- The fact that the world is now in an oil price war does not bode well for the fight against coronavirus.
- That is because fighting coronavirus is going to take global economic cooperation, and the fact that Russia and Saudi Arabia cannot even work together to keep oil prices stable - which benefits them both - is a bad sign.
- The economic damage of this oil price war goes beyond lost jobs in the sector. It's existential.
- It creates an environment where markets will be more skittish because it's unclear if countries will be acting in their own interest for the great or good, or to spite each other.
- This is an opinion column. The thoughts expressed are those of the author.
- For more stories go to www.BusinessInsider.co.za.
To fight the economic fallout from the spread of coronavirus countries will need to engage in massive global coordination. On Friday, and again on Monday, we had our first test of that global coordination as oil producers met to discuss how to stabilise the price of the commodity.
And unfortunately, ladies and gentlemen, they failed.
It all started on Friday when Russia decided that it would not cut oil production in order to keep prices stable. As it stands, demand for oil is expect to slip due to coronavirus disruptions, so the OPEC producers and Russia would in theory want to limit supply and keep the price of oil from collapsing.
But reports indicate that Russia decided not to cut production for a reason completely unrelated to coronavirus - to take revenge against the United States for sanctions related to Russian meddling in US elections.
That is to say, that in the midst of all of this coronavirus chaos, Russian President Vladimir Putin decided it would be a good time to turn his back on OPEC to start a price war just to hurt shale producers in the United States. At best this was petty, at worst this is dangerous.
On Monday things started leaning toward dangerous, as Saudia Arabia retaliated against Russia, cutting prices and announcing that it would boost output and offer discounts to the US, Asia and Europe.
This says a lot about how the world will fare combating coronavirus. If two parties with interests as aligned as Russia and Saudi Arabia - whose economies depend on oil prices - cannot coordinate in this time of crisis, then who can?
What the world needs now is love, sweet love.
Ideally, now is the time for every country in the world to put their differences aside and row in the same direction. Markets move on trust. Last week the market could trust that Russia would act in its own self interest to keep oil prices high. That trust, in turn, kept markets more stable.
Now that trust is gone, and so the market is puking. Goldman Sachs sees Brent crude, the European benchmark price, hitting $20 a barrel. Analyst Damien Courvalin that this oil price war will likely be worse than the last one in 2014 "as it comes to a head with the significant collapse in oil demand due to the coronavirus."
This will mean lost jobs and a deep recession in parts of the US. Energy producers hold a lot of debt and so weak cashflow could mean defaults across the industry.
After a couple years of flatlining consumption the energy sector has been in a bad place. States, like Texas, that have economices that depend on oil production were already tightening their belts. At least, though, back in December it seemed like oil producers were working together to do something about it. They cut production. Markets could trust that countries were cooperating for their own benefits and the benefit of the global economy.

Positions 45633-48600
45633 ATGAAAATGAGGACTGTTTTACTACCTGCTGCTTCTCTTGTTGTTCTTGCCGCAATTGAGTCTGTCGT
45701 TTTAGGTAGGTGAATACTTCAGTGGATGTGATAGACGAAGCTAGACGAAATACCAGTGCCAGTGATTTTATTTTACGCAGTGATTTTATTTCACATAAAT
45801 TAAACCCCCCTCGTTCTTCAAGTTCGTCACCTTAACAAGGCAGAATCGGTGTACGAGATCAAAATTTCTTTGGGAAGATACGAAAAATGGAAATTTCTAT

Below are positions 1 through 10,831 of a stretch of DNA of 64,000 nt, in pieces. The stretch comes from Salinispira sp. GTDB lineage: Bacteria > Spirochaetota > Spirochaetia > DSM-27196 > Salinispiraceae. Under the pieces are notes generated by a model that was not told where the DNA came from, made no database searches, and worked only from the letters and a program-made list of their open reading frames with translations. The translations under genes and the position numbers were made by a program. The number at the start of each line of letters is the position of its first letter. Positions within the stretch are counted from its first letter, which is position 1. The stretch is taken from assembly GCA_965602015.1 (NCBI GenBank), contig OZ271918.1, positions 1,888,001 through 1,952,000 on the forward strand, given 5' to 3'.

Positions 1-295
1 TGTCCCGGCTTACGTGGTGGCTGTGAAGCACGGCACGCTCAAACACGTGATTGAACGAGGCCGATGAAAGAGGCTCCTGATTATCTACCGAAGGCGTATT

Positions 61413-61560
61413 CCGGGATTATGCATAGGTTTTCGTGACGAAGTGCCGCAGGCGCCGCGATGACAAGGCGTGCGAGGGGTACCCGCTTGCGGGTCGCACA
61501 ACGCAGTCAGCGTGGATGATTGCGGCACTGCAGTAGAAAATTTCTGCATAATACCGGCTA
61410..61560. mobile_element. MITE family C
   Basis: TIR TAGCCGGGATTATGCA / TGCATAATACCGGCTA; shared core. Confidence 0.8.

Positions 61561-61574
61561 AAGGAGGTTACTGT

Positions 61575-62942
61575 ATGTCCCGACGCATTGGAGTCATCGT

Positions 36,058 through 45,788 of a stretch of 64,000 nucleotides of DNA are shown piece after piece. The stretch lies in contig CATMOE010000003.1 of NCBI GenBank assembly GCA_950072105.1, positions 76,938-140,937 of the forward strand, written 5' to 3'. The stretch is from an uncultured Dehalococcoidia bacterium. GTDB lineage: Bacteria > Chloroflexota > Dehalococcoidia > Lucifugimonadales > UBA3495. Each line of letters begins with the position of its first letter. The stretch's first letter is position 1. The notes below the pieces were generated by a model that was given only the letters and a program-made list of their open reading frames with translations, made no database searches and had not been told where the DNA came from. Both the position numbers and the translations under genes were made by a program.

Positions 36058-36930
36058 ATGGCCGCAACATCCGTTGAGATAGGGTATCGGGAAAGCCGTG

All that has changed. The goodwill is gone. Russia's refusal to cut shows that it's going to use this coronavirus crisis as an opportunity to inflict damage on enemies, not take it as an opportunity to show that it can be a good actor and cooperate on a global scale.
Putin isn't here to make friends. That probably shouldn't surprise anyone.
An 'every man for himself' attitude
What's more disheartening is that it seems this "every man for himself" attitude is popping up everywhere around the world in the wake of the coronavirus.
The Chinese - whose refusal to let global public health officials on the ground at the beginning of the coronavirus crisis has undoubtedly made things worse - have decided to react to its spread with denial instead of cooperation. Internet conspiracy theorists are rewriting the history of the virus' origin, blaming the US to absolve the Chinese government for its lack of action. On China's heavily censored internet, it's hard to see how that's happening without the government's blessing.
In Germany economists and businesses say the government is acting too slowly to use its surplus to combat the economic impact of the spread of the virus. That's not just bad for Germany, but for all of the EU as Germany is in the best economic position to lead efforts to stabilise the region.
And here in the US, President Donald Trump is in deep denial. He's called the coronavirus "fake news" and his press conferences on the matter have been mostly incoherent. It also seems like he doesn't quite understand what an oil price war will do to the economy either. Sure prices will go down at the pump, but people are going lose their jobs and that's more important to this economy than cheap oil.
Saudi Arabia and Russia are arguing over the price and flow of oil. That, and the Fake News, is the reason for the market drop!— Donald J. Trump (@realDonaldTrump) March 9, 2020
It is in everyone on the planet's interest to keep markets stable and economies moving during this coronavirus crisis. Right now it doesn't seem like countries have the will, or that there are any leaders with the ability, to keep us all on the same page.
If this keeping up things are not going to go well.
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